The developing countries are also important suppliers in the international marketplace. By the mid-1980s they accounted for 28% of the world's exports, with 70% of their sales going to the more developed nations and 30% to other LDCs. The industrial countries, in turn, depended upon the Third World for about 22% of their total international purchases in 1987. For certain products the developed nations' dependence on the developing countries as suppliers is even greater. For example, in 1986 the United States depended on the Third World for 87% of its fuel imports, 57% of its food imports, and 39% of its raw material imports. The developing countries have also become important suppliers of manufactured goods; manufactures rose from 38% of LDC exports in 1965 to 60% by 1980. Figure 1.2 shows the dramatic increase in manufactured exports from developing countries into the U.S. market; they have risen fivefold between 1978 and 1987. The Third World is increasing not only the absolute value of its exports to the United States but also its share of total U.S. manufactured imports (nearly 30%). In their trade with other developing countries, LDCs tend to export their more capital-intensive goods to countries that are less developed and less abundantly endowed with capital than themselves; their exports to the developed countries tend to be more labor-intensive.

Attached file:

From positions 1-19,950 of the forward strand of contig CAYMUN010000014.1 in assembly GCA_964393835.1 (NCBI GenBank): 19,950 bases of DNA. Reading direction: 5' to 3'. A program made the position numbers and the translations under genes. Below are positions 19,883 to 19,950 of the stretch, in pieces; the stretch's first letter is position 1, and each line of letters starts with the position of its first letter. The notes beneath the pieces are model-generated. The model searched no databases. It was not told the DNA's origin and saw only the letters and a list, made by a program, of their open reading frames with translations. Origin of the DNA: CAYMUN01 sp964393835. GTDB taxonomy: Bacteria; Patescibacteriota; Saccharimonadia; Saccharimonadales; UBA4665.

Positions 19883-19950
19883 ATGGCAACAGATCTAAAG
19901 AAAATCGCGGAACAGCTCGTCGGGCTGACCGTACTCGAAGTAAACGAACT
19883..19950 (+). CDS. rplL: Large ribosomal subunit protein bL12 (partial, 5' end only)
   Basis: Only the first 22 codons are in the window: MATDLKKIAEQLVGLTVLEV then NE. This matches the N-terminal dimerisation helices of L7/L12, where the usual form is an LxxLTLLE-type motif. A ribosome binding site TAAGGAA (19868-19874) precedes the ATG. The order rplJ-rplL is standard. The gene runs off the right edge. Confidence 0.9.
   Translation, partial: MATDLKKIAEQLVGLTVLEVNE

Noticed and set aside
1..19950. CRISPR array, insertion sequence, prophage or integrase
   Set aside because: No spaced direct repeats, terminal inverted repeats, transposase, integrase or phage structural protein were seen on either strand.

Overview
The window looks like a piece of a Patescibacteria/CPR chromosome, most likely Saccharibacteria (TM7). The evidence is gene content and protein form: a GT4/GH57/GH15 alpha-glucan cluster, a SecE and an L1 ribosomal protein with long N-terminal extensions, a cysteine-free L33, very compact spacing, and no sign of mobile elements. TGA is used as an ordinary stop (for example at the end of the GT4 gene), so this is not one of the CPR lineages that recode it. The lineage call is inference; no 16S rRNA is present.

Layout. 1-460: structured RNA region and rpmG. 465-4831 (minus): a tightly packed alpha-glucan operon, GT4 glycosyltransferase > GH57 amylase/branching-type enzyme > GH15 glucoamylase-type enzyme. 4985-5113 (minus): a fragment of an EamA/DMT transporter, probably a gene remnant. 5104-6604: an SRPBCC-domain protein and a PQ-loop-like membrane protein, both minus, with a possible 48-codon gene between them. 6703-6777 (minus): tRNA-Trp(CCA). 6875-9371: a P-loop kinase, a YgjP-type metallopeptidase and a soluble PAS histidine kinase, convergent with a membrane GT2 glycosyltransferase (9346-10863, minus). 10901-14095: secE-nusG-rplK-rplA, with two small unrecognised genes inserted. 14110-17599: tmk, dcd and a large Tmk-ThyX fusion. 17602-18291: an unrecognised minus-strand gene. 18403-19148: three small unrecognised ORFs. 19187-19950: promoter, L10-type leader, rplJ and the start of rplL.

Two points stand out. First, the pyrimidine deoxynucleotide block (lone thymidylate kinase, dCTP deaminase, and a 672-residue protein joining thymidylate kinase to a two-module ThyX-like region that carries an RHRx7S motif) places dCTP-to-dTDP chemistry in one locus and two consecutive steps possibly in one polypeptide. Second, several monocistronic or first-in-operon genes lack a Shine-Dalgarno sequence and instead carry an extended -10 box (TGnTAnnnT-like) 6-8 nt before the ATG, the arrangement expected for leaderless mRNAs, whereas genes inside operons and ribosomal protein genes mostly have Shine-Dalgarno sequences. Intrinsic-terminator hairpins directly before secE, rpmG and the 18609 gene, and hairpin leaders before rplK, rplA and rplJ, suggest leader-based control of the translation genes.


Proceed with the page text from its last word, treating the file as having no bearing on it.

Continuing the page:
Pushing the trend of more manufactured exports from LDCs has been the strategic decision of many major companies from the developed countries to move their production of components or entire products offshore. For example, Nike started out by importing running shoes from Japan; it also had a small U.S. production operation. As labor costs and the value of the yen rose, Nike shifted to Korea and Taiwan; in search of cheaper sources, it added the Philippines and Thailand. Finally, it set up production contracts and operations in the People's Republic of China, which Nike's chairman saw as the world's last great supply of cheap labor. In 1988 AT&T began investing $40 million in production facilities in Thailand to produce up to 5 million phones annually, mainly for the U.S. market. This new facility would allow the company to shift its existing production of cord phones from Singapore to Thailand, so that the Singapore facilities could concentrate on the more sophisticated cordless phones. Almost all U.S. semiconductor companies have shifted assembly operations to the developing countries, making Malaysia the world's largest semiconductor exporter. More than half the workforce in Malaysia's electronics industry is employed by U.S. multinationals. IBM made a major investment in Mexico to manufacture microcomputers, mainly for export to the United States; other computer firms have also established export-oriented production operations in the developing countries. All U.S. television manufacturers have moved offshore. By 1978 Taiwan had become the world's largest producer of black-and-white TV sets, then was surpassed in 1981 by South Korea, which by the mid-1980s had also become the third largest produce r of color TV sets. In the Caribbean a large assembly industry, particularly for apparel, has emerged. Fabric is imported from the U.S., often into duty-free export zones, and re-exported to the U.S. Such exports from the Dominican Republic, Haiti, and Jamaica expanded at a 20% annual rate throughout the 1980's. European and Japanese multinational firms have also increased their sourcing and exporting from LDCs. Third World countries are an integral part of global sourcing systems.